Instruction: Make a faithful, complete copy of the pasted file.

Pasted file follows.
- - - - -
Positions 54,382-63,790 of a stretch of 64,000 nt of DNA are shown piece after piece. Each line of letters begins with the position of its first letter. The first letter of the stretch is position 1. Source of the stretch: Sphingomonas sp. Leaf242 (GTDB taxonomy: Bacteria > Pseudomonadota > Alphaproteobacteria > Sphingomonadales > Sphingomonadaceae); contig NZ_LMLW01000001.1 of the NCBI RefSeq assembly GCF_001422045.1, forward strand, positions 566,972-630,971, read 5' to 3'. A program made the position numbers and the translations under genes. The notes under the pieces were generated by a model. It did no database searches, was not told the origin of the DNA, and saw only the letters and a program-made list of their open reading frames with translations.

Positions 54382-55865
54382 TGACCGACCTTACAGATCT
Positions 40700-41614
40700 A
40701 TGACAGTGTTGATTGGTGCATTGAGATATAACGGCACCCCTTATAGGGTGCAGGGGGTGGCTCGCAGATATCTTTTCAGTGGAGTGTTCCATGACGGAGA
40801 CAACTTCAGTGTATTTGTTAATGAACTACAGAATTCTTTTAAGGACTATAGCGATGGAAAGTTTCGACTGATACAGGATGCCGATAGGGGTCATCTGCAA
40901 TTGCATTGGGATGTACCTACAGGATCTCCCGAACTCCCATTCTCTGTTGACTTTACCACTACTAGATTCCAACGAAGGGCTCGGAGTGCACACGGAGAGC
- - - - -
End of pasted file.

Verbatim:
Positions 54,382-63,790 of a stretch of 64,000 nt of DNA are shown piece after piece. Each line of letters begins with the position of its first letter. The first letter of the stretch is position 1. Source of the stretch: Sphingomonas sp. Leaf242 (GTDB taxonomy: Bacteria > Pseudomonadota > Alphaproteobacteria > Sphingomonadales > Sphingomonadaceae); contig NZ_LMLW01000001.1 of the NCBI RefSeq assembly GCF_001422045.1, forward strand, positions 566,972-630,971, read 5' to 3'. A program made the position numbers and the translations under genes. The notes under the pieces were generated by a model. It did no database searches, was not told the origin of the DNA, and saw only the letters and a program-made list of their open reading frames with translations.

Positions 54382-55865
54382 TGACCGACCTTACAGATCT
Positions 40700-41614
40700 A
40701 TGACAGTGTTGATTGGTGCATTGAGATATAACGGCACCCCTTATAGGGTGCAGGGGGTGGCTCGCAGATATCTTTTCAGTGGAGTGTTCCATGACGGAGA
40801 CAACTTCAGTGTATTTGTTAATGAACTACAGAATTCTTTTAAGGACTATAGCGATGGAAAGTTTCGACTGATACAGGATGCCGATAGGGGTCATCTGCAA
40901 TTGCATTGGGATGTACCTACAGGATCTCCCGAACTCCCATTCTCTGTTGACTTTACCACTACTAGATTCCAACGAAGGGCTCGGAGTGCACACGGAGAGC